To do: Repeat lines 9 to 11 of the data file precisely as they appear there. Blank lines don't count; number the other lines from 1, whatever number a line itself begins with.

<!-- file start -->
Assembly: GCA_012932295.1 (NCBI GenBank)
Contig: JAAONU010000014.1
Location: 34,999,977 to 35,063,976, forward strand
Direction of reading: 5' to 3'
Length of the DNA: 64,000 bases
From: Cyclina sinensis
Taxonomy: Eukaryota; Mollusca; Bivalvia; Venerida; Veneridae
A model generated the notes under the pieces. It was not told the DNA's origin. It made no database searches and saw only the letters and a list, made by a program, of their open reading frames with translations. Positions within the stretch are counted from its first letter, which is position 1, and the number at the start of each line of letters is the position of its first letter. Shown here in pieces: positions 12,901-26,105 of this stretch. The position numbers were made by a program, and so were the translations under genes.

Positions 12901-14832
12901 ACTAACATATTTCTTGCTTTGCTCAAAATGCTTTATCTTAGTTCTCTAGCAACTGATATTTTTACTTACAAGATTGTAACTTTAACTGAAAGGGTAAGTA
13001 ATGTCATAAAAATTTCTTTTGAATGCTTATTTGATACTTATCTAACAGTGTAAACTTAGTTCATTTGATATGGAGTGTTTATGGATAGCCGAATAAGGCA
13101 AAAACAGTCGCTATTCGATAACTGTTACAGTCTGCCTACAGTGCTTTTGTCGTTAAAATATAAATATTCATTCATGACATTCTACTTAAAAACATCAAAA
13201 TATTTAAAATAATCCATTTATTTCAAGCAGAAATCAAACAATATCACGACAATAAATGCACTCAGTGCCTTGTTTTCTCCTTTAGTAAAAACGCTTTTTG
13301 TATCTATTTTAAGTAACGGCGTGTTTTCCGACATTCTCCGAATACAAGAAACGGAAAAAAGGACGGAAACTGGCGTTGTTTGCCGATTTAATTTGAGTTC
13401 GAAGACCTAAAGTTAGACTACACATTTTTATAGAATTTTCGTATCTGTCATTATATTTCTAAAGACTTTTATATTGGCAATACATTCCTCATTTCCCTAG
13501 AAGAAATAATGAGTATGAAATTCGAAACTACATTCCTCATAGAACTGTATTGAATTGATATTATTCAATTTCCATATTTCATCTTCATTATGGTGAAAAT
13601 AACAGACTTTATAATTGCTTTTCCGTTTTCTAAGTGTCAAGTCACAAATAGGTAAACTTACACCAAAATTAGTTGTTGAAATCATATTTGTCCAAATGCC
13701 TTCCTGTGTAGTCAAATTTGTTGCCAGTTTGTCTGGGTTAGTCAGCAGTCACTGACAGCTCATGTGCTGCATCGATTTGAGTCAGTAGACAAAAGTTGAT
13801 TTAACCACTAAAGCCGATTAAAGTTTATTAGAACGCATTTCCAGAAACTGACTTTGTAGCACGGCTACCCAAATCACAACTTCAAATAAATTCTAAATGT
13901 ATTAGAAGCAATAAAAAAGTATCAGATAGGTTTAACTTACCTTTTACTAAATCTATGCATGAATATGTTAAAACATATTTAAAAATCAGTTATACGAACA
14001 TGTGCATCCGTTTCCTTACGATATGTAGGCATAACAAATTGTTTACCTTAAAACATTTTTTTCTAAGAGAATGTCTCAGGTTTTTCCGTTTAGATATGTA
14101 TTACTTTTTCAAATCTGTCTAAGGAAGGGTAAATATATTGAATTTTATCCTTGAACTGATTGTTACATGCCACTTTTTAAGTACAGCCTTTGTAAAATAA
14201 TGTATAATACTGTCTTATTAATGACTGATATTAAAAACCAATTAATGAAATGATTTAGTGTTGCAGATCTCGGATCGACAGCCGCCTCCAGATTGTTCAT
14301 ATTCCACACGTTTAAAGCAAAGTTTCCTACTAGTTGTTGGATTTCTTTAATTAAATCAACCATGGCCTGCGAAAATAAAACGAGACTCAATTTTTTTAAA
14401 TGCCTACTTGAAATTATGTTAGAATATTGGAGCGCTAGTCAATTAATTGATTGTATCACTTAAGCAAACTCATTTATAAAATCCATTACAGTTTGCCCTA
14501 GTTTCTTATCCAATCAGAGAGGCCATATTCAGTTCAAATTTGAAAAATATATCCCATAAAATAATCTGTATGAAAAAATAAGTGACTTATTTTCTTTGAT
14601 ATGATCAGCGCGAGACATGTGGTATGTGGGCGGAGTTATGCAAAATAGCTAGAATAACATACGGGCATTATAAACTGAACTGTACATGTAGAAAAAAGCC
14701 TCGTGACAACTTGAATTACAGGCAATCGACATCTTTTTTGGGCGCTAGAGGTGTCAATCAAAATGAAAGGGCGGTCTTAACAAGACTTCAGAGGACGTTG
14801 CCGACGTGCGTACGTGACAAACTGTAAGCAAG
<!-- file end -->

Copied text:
Positions 12901-14832
12901 ACTAACATATTTCTTGCTTTGCTCAAAATGCTTTATCTTAGTTCTCTAGCAACTGATATTTTTACTTACAAGATTGTAACTTTAACTGAAAGGGTAAGTA
13001 ATGTCATAAAAATTTCTTTTGAATGCTTATTTGATACTTATCTAACAGTGTAAACTTAGTTCATTTGATATGGAGTGTTTATGGATAGCCGAATAAGGCA